Thus, under Rule 404, "other act" evidence is admissible if probative on an issue other than "character." However, such evidence must also conform to Rule 403, which provides that relevant evidence should be excluded if "its probative value is substantially outweighed by the danger of unfair prejudice...." Walsh contends that the "other acts" inquired into were not probative, and thus not admissible under Rule 404(b). Walsh further contends that, even if those "other acts" are deemed to have some probative quality, inquiry into them was unfairly prejudicial and therefore should have been excluded under Rule 403.
To assess these contentions, we must consider the context in which the "other acts" were inquired into. On cross-examination of Walsh, the government sought to attack Walsh's direct testimony, including the claim that "all moneys I ever got from the Labor movement I put back in plus a lot more money." The government sought to do this by inquiring into the various incidents described above. The acts inquired into--the automobile purchase and submission of receipts in somewhat unusual patterns--were sufficiently out of the ordinary, at least on their face, that they raised an inference of improper activity. As such, they tended to rebut appellant's claim that he never received labor movement funds for purposes other than labor movement activity. Therefore, they were within Rule 404(b)'s prescription permitting the introduction of "other acts," provided that such acts are probative and not admitted to prove a person's character.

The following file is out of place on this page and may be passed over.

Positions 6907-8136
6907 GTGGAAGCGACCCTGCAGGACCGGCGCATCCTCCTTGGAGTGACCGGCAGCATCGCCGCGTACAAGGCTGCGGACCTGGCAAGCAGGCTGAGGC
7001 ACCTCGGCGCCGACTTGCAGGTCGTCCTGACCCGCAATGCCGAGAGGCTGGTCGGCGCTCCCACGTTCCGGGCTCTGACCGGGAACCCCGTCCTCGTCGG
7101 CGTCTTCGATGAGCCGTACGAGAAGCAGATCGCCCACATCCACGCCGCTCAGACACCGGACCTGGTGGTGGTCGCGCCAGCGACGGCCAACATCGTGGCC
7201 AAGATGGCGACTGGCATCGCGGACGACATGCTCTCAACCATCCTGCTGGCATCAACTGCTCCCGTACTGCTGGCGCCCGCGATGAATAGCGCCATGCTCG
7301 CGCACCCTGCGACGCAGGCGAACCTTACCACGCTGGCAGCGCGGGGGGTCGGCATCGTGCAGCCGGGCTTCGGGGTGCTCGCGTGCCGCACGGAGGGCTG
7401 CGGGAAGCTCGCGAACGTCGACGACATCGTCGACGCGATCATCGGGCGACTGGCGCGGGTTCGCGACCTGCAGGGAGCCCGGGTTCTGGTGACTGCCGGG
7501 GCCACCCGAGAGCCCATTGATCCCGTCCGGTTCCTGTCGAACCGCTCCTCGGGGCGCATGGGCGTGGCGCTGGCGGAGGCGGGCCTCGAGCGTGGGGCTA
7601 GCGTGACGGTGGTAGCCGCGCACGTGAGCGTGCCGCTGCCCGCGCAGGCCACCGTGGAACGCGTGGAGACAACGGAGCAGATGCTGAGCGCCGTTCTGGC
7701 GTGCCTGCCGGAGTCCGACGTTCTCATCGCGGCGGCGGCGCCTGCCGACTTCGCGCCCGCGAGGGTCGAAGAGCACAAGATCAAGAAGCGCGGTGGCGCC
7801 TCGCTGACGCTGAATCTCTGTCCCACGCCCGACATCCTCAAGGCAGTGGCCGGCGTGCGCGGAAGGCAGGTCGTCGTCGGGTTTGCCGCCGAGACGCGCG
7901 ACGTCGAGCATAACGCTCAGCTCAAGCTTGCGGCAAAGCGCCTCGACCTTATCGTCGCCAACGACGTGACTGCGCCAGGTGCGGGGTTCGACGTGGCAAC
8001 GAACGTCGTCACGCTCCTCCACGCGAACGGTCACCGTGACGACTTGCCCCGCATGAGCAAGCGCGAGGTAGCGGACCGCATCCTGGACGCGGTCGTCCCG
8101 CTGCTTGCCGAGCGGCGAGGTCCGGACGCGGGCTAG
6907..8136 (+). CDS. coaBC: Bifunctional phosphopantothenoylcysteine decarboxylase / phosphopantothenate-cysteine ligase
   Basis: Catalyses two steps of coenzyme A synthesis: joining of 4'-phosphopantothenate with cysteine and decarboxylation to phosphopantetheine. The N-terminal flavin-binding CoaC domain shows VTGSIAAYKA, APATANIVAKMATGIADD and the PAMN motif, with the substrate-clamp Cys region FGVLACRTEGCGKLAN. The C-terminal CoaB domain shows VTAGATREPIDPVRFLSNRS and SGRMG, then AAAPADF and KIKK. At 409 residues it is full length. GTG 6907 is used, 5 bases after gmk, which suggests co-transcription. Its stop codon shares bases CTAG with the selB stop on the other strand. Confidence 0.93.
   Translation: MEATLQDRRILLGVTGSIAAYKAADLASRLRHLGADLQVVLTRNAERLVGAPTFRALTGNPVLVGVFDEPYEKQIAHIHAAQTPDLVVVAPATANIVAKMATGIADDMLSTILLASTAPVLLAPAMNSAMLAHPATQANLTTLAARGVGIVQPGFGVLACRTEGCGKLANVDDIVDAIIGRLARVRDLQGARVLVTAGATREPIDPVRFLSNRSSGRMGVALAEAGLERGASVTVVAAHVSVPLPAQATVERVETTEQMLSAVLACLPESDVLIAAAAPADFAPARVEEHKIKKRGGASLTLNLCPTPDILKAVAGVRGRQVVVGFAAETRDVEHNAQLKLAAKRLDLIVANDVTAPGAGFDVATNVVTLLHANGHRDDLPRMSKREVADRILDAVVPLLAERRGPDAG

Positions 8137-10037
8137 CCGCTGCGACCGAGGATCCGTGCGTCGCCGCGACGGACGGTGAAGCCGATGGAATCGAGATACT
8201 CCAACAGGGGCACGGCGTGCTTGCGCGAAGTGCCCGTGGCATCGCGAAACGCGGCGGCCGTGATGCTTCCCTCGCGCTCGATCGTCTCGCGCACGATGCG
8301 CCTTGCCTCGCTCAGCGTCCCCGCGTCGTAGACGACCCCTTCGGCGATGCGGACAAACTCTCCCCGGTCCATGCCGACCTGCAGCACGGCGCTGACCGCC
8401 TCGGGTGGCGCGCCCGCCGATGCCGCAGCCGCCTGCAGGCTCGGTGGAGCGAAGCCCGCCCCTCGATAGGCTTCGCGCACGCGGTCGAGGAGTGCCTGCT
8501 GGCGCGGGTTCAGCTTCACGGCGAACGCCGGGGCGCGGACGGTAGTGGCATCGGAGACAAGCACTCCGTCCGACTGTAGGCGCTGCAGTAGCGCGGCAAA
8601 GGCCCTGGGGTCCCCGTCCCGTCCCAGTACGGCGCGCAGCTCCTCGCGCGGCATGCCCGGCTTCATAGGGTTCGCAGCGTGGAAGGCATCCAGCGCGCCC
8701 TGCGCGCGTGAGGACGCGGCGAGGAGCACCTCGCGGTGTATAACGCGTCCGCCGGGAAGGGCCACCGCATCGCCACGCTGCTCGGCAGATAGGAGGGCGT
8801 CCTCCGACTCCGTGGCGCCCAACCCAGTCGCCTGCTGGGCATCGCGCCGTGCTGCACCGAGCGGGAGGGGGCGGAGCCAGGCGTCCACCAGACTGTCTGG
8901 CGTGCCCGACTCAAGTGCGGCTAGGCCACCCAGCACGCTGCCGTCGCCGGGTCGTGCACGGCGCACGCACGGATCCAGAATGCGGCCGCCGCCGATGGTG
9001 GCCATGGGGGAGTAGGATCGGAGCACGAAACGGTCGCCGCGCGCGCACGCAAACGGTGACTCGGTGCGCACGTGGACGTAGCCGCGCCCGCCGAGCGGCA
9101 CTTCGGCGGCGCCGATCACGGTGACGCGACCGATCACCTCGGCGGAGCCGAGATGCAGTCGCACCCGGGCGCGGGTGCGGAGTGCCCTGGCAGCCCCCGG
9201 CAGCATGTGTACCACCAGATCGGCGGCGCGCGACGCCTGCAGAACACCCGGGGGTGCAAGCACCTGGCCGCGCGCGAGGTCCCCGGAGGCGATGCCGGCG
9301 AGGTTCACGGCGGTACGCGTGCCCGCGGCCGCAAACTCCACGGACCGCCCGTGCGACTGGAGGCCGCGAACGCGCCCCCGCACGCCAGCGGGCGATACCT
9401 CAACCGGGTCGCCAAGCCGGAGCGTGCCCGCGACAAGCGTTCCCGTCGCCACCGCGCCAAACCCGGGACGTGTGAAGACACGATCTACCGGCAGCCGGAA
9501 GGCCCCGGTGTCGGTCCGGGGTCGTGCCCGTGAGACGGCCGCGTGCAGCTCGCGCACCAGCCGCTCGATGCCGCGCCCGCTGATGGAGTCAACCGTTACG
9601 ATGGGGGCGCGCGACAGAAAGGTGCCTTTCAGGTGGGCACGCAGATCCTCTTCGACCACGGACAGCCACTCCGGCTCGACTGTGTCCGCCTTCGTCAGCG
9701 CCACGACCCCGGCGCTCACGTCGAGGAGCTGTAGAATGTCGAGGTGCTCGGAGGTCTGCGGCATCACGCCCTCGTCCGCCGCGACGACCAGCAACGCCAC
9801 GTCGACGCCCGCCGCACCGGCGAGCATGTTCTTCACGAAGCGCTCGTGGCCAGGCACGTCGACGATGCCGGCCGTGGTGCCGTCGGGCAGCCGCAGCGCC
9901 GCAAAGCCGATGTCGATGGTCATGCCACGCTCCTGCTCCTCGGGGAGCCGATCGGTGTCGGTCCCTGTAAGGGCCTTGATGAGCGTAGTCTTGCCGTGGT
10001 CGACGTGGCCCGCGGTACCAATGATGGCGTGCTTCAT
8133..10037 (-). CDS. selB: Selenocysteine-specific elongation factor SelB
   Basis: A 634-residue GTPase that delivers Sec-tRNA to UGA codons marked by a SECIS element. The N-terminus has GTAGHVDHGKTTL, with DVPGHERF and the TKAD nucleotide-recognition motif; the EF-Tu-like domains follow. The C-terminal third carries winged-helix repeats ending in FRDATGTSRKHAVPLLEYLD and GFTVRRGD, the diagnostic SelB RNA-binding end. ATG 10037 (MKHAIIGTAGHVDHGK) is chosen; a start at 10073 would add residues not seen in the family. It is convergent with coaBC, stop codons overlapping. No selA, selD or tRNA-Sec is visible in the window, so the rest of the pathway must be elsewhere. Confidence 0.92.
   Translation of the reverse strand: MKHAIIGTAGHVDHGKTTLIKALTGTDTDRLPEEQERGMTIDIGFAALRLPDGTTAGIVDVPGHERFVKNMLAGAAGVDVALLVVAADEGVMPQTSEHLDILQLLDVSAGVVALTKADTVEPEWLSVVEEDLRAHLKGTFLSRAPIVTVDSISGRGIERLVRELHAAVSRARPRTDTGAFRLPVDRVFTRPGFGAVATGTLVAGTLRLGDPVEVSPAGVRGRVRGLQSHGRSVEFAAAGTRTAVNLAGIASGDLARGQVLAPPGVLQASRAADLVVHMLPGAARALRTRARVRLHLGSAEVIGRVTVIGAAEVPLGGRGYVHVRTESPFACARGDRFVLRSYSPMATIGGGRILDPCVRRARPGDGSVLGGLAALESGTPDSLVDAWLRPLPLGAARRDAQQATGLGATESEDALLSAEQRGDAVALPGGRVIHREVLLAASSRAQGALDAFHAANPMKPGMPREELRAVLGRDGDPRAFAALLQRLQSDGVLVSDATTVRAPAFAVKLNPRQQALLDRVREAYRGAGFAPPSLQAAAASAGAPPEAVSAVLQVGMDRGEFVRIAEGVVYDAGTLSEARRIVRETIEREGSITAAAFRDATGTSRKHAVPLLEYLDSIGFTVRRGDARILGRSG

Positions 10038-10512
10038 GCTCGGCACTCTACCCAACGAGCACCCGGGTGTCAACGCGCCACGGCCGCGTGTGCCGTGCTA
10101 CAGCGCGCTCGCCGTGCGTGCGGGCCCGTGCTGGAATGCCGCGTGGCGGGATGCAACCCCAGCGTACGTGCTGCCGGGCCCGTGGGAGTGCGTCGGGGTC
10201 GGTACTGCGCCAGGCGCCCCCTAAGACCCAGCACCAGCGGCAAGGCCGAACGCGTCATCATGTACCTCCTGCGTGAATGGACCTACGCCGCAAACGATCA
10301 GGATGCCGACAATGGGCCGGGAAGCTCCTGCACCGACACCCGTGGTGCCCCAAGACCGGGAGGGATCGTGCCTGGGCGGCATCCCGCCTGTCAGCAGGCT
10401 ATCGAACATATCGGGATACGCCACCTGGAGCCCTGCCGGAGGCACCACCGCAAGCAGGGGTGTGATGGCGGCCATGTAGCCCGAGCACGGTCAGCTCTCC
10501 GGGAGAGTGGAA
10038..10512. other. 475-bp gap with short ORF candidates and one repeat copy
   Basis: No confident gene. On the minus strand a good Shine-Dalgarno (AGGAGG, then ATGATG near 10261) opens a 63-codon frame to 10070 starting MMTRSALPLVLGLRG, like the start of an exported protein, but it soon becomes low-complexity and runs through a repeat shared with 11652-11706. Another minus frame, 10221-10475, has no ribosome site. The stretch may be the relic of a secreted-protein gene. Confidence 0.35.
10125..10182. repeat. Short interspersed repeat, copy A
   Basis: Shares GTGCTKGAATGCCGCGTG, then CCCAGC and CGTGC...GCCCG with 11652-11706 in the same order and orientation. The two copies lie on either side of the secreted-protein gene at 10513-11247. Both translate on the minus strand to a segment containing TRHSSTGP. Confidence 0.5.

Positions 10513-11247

Admittedly, the acts inquired into were susceptible of a benign explanation. Indeed, on redirect examination, Walsh sought to provide an exculpatory account of the receipt patterns. The fact that a benign account of the evidence was plausible, however, does not mean that the evidence could not be introduced. The government's burden was only to provide probative evidence. The "other act" evidence in this case was probative, as it tended to undercut Walsh's protestations to the effect that he had never misused union funds. Also, the other acts tended to suggest that Walsh repeatedly improperly charged the union for his expenses. Such a practice in turn tended to support the government's claim that Walsh consciously engaged in a scheme to defraud the various organizations, making the other acts admissible as "proof of ... absence of mistake or accident." In such a situation it was appropriate to put the evidence before the jury, letting the jury determine what weight, if any, it wished to accord the evidence. See U.S. v. Mateos-Sanchez, 864 F.2d 232, 235 (1st Cir. 1988) (citing United States v. Rubio-Estrada, 857 F.2d 845, 846 (1st Cir. 1988) and J. Weinstein & M. Berger, 2 Weinstein's Evidence Sec. 404; 1 Weinstein's Evidence Sec. 403-. The cross-examination on appellant's "other acts," therefore, was appropriate under Rule 404(b).
This brings us to Walsh's second claim that the evidence, even if probative, was unfairly prejudicial. The duty to balance the probative and prejudicial aspects of evidence generally falls within the trial court's discretion. Mateos-Sanchez, 864 F.2d at 235. In this case, where Walsh spent considerable time on direct examination testifying to his good conduct while holding union office, we find no abuse of discretion in permitting the challenged cross-examination.
1. Statute of Limitations Claim and Failure to Instruct the Jury